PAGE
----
Why We Like The Lithium 15L Daypack
Whether we're trail running, climbing, or just out for a brisk stroll in the mountains, the Mammut Lithium 15L Backpack helps us shift into a higher gear with a speedier, lighter weight design. The well-ventilated back panel keeps us cool and comfortable while we're trail running, and the integrated, detachable raincover protects our gear in a pinch under passing rainstorms. A zippered main compartment and large front pocket accommodate everything we need for an afternoon at the crag, while side compression straps and a hydration compatible design help us adapt on long, roaming day hikes.
- The smallest, speediest daypack option in Mammut's Lithium line
- Contact Vent backpanel and EVA straps make for a comfy, stable carry
- Zippered main compartment allows you to toss in all your gear
- Hydration system compatible for easy drinking on the go
- Trekking pole carrier frees up your hands for scrambling
- Integrated raincover breaks out in seconds for dry protection
- Lateral compression straps enable you to cinch down the load
- Multiple zippered pockets throughout organize smaller essentials
- Item #MAMU5GA
- Responsible Collection
- [face fabric] 100D recycled nylon robic, [bottom] 210D recycled Dragon nylon
- 15L (915cu in)
- Shoulder Straps
- Waist Belt
- detachable, padded
- Hydration Compatible
- Reservoir Included
- 1 fold-out cellphone hip, 1 zip with key, 1 large front zip, 2 mesh side, 1 hipbelt zip
- Trekking Pole Carry
- Rain Cover
- integrated, detachable
- 9 x 7.8 x 20.4in
- Claimed Weight
- 1lb 9.3oz
- Manufacturer Warranty
3 based on 1 ratings
Fits True To SizeScreen reader users: the following list provides a visual scale to illustrate the product fit. Please refer to the heading above for the fit type in text.
What do you think about this product?
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April 9, 2023
A Disappointment and a Keeper
- I've used it once or twice and have initial impressions
- Size Bought:
- 6' 1"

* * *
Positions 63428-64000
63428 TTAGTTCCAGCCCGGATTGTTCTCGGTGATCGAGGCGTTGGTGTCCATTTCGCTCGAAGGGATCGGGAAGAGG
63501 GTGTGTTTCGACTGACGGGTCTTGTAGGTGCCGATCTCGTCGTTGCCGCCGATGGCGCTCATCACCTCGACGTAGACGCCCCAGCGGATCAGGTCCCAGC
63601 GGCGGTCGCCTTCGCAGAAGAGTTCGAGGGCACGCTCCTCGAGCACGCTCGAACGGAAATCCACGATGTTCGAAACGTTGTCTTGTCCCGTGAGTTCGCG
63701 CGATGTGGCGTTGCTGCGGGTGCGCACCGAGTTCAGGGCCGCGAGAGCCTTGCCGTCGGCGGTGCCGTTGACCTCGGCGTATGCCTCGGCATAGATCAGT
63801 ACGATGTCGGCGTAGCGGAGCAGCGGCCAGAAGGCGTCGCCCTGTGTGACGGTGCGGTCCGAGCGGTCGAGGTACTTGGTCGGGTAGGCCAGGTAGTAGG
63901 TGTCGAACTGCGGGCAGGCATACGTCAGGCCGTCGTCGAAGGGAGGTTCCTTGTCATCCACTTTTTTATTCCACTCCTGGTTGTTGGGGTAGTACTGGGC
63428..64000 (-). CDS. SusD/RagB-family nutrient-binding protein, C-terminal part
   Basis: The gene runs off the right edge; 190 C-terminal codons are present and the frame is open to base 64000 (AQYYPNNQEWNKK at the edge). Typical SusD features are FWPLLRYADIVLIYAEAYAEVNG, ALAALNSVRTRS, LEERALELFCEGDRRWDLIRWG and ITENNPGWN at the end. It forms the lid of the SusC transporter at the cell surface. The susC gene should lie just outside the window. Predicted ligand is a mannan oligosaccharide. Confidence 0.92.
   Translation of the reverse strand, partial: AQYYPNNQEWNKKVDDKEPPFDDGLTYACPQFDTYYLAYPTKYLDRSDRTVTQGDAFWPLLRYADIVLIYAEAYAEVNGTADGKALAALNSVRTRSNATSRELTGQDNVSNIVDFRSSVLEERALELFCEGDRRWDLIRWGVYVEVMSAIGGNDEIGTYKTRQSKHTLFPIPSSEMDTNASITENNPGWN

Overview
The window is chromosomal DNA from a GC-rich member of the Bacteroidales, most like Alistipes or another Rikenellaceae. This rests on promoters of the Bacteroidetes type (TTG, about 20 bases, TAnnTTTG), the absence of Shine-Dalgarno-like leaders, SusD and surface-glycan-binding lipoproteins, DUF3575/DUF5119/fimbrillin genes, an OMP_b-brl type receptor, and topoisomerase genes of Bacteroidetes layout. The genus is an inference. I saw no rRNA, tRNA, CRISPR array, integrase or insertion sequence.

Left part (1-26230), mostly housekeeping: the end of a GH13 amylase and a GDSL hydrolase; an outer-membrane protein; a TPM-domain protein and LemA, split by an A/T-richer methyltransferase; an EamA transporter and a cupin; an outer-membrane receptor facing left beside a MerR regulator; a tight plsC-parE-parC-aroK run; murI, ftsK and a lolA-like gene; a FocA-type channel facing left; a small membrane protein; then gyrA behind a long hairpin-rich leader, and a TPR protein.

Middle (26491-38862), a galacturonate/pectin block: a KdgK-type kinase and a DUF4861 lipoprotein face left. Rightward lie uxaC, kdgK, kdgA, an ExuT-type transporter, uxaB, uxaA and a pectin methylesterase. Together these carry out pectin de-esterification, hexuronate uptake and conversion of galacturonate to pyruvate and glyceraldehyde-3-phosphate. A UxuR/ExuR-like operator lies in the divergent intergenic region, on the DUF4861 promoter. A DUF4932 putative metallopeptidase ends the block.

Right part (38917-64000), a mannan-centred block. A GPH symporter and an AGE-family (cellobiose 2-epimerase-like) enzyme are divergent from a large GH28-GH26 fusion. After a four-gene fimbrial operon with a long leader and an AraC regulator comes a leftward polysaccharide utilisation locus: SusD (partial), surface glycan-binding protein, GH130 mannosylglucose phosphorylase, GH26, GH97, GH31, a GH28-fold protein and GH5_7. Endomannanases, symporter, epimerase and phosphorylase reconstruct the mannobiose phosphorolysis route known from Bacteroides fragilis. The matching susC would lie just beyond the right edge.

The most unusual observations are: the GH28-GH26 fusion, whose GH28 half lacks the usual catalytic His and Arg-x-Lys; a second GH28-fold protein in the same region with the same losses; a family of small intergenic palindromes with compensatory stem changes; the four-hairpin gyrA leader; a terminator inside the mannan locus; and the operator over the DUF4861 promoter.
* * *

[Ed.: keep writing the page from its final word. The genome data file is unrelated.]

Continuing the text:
Mammut is a company that I love, like, and hate. No other company exists in the space of my outdoor equipment consumer heart. I love Mammut's rain gear and hard shells. I have Mammut hiking shoes I treasure but boots that, no matter what, I can't find in the correct size. (I've sent back more of Mammut's footwear than I care to count.) I love Mammut's outdoor clothing, which might run a size smaller than I normally wear or two sizes larger. This is my first Mammut pack, which was originally sold for a ridiculous price and that I picked up for a ridiculously low price. So the good part. If I were going out on a summer trail with just my water bladder, a rain coat, a few snacks, and a DSLR with a wide angle lens, this bag would be nice. The bag is well made. It's very comfortable. It's a roomy 15L. The upper pocket, where you might store sunglasses and/or food, is a great size. The compartment at the front of the bag has lots of space. The frame and it's support system are comfortable. The hip belt and shoulder straps are comfortable, even for this 230 pound hiker. The bag meets all the minimum requirements. If those are what you're looking for, this bag is for you! However, if I'm going out in winter with that season's demanding list of items, this bag isn't going to meet my needs. And that's a disappointment. I pushed the capabilities of the pack on my first time out. Here's what I found. The bladder storage is in the bag's main compartment and uses a pocket to hold the bladder close to the frame. A valve exit is on the upper right shoulder of the bag, so you're limited to the valve and hose being on the right. The loops for the valve are small. I didn't love this. The bladder configuration has disaster written all over it. If a leak were to develop, there is no place for the water to go except into the bag's main compartment. There is no drain. The last thing I need is a bladder leaking all over my down coat if things go wrong, and, eventually, things always go wrong. Attaching trekking poles to the pack is frustrating. The top elastic loop is on the left side of the pack, with a single, standard loop on the left side of the pack's base. I found it very difficult to get both tips of my three-section Leki poles through the single lower loop and the cork uppers through the elastic loop so that the poles felt securely affixed to the pack. And so, as expected, the poles kept coming out of their holds. This was a HUGE hassle. I gave up carrying the poles after about 300 yards. I've never had a problem keeping poles affixed to other packs. Not being able to carry trekking poles feels like a significant design flaw. I've come to expect this feature on all of my packs. And did I mention things eventually going wrong? Loose trekking pole tips and bladders together never seem like a good idea. I brought along my ice kleets on this audition. These did a great job of bringing to light another of the bag's shortcomings: there is no way to attach things to the bag without the item flopping around, at least not using something designed to meet this requirement. My ice kleets are carried in a heavy, cloth bag with a drawstring and loop on the bag. On previous packs, I've used the loop as an attachment point. Alas, the Mammut bag does not have a way to attach the kleet bag... Unless you use one of the compression straps looped through the kleet bag. This is definitely not what the compression strap was meant for and, so, the solution is rather kludgey. If I had paid more for this pack, it would be going back. However, since I paid what I consider a low price for it, I'll use it in the summer when I often pick up rocks, take meat and cheese along for my hike, and seem to seek out rain. (I didn't get to try the pack's rain shell.) I really do love to be out in the rain. This pack will serve that purpose well, I hope.
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